Same-Sex Marriage Bill Stalls in Deep-Blue Maryland
5:51 PM, Mar 3, 2011 • By JOHN MCCORMACK
In November, Maryland defied the national trend and elected a Democratic governor and a Democratic legislature. A bill legalizing same-sex marriage was expected to sail through the legislature and be signed into law. Indeed, earlier this week, the state Senate passed the gay marriage bill 25 to 21. But the bill has hit a snag in the Maryland House of Delegates and is now at risk of dying.
Things really seemed to go wrong on Tuesday, when two Democratic delegates failed to show up for a vote on the bill in the House Judicial Committee. Jill Carter, one of those missing delegates, says she "didn’t block the vote" and still supports the gay marriage bill. She says she didn't show up because "we didn’t have the votes.”
Tiffany Alston, the other missing delegate, says she now wants a civil unions bill. By most counts, Alston's vote is needed for the same-sex marriage bill to pass. And the committee chairman doesn't know if he has the votes:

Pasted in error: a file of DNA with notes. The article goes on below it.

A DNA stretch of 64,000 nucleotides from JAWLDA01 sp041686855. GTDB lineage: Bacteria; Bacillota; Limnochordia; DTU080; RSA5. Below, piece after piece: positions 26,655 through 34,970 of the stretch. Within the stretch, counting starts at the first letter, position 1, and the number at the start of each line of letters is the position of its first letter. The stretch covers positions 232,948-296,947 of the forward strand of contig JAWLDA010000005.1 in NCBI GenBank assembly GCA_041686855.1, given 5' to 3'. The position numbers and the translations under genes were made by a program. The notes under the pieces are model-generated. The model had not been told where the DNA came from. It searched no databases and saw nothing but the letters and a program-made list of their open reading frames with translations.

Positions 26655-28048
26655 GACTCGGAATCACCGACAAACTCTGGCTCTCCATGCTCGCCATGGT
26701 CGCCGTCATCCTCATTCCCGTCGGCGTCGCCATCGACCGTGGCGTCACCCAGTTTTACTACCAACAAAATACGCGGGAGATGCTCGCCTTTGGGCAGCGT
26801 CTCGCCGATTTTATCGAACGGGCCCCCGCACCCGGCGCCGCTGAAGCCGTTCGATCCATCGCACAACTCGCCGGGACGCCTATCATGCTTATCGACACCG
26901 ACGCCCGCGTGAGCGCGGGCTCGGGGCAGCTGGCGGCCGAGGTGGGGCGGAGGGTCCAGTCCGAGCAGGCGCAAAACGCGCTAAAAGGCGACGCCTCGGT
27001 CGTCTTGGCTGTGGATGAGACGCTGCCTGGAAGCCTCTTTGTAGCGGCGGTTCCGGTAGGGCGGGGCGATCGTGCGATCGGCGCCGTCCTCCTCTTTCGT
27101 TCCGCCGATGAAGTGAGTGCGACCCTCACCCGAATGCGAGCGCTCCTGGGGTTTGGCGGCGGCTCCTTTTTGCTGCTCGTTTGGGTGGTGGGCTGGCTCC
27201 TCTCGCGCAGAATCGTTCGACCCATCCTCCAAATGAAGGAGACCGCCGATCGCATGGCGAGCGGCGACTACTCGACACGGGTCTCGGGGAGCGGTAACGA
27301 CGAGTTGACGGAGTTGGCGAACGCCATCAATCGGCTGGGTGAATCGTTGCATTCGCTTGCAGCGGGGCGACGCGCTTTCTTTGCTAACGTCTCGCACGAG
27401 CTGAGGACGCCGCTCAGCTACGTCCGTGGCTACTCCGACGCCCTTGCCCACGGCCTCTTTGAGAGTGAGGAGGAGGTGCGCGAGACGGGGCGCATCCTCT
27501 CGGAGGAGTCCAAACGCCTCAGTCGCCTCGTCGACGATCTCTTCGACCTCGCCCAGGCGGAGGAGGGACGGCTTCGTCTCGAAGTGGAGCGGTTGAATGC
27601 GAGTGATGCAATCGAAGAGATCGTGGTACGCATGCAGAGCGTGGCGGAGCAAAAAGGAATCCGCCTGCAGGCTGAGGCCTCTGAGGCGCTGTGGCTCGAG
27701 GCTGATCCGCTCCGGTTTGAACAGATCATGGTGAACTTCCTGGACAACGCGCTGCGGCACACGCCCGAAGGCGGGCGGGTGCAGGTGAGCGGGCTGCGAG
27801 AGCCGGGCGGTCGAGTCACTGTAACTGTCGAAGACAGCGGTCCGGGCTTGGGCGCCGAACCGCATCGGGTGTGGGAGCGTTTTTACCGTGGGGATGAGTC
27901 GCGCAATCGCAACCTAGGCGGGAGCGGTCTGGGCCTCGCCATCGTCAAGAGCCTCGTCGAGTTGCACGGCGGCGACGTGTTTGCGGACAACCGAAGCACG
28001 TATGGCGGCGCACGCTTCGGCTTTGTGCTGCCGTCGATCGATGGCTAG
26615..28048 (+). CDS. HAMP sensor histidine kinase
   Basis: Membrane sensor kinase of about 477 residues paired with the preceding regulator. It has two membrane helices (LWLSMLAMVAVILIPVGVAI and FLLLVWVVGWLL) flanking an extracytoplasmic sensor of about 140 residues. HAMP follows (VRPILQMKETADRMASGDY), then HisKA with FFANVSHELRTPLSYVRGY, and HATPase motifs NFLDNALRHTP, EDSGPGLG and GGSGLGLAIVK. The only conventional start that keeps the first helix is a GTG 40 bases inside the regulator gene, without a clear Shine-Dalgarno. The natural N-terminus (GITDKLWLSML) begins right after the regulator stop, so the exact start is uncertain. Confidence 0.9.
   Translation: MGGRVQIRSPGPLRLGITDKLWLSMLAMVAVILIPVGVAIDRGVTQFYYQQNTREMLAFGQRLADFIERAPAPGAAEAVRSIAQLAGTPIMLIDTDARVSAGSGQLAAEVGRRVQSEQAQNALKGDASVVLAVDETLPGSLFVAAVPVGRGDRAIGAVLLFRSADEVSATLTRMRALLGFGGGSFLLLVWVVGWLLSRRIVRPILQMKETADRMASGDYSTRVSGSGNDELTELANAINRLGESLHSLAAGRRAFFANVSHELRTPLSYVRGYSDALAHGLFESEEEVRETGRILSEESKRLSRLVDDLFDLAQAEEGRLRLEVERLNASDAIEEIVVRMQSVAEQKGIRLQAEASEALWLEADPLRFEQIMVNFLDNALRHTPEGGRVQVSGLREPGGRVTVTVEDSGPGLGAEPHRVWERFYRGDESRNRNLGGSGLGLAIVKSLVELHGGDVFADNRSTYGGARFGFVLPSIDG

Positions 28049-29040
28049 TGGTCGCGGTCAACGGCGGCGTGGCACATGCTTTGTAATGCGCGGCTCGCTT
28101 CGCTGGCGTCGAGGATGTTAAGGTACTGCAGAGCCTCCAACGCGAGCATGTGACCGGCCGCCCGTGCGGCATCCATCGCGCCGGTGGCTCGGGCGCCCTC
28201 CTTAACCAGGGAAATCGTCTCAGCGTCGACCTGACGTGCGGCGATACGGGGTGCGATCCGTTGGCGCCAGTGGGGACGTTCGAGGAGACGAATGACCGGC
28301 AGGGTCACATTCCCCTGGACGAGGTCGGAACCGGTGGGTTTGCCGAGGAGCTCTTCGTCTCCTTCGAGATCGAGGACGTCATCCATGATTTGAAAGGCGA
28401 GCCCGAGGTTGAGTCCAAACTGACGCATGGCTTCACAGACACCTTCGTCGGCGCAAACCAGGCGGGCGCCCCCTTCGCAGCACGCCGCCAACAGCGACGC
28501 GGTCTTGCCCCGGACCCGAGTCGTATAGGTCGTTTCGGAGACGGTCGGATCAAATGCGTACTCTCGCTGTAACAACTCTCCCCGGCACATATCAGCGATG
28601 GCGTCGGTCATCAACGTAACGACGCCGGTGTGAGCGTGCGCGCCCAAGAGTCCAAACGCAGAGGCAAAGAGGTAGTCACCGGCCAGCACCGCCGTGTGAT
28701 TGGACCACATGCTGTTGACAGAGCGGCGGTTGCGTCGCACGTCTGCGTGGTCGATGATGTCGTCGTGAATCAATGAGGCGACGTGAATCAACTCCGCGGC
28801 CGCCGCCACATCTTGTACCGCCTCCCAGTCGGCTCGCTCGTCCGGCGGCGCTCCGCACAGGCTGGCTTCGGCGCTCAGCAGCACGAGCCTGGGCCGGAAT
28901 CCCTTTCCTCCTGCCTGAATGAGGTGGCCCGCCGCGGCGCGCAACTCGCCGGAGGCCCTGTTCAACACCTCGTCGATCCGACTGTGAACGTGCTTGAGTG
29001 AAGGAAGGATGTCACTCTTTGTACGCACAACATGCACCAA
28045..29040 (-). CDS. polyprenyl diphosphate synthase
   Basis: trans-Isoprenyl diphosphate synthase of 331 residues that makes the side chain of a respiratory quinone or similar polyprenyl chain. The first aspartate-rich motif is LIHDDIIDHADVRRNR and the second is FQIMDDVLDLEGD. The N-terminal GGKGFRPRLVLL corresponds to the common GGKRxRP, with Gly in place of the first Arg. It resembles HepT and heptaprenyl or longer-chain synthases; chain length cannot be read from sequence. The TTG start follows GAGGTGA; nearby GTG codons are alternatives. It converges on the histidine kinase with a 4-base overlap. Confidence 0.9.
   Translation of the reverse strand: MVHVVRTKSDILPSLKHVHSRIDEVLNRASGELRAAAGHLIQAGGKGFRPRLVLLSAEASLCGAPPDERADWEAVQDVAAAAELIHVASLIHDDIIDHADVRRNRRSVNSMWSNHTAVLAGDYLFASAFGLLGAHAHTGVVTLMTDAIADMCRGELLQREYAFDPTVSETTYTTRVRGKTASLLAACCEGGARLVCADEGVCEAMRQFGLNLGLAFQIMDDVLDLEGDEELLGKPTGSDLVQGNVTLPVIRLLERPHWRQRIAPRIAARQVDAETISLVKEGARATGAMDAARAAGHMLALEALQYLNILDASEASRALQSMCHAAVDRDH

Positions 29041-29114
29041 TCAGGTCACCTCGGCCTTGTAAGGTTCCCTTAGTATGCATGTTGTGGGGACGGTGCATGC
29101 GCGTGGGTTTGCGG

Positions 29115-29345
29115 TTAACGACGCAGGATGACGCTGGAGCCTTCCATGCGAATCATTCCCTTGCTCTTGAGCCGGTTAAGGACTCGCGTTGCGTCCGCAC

The charge against gay marriage in Maryland is being led largely by African-American pastors--"some of the most vocal opponents" of the measure, the Washington Post reports. The campaign seems to be working. Alston represents a heavily African American district in Prince George's County, and she "told reporters that her constituents have bombarded her with negative reaction to the proposal which has passed the state Senate," reports a local Fox affiliate.
Maryland isn't the only blue state where gay marriage legislation may be floundering. In Rhode Island, Governor Lincoln Chaffee, a progressive Republican turned progressive independent, and openly gay Democratic House speaker Gordon Fox don't seem to have the votes. Maggie Gallagher of the National Organization for Marriage writes: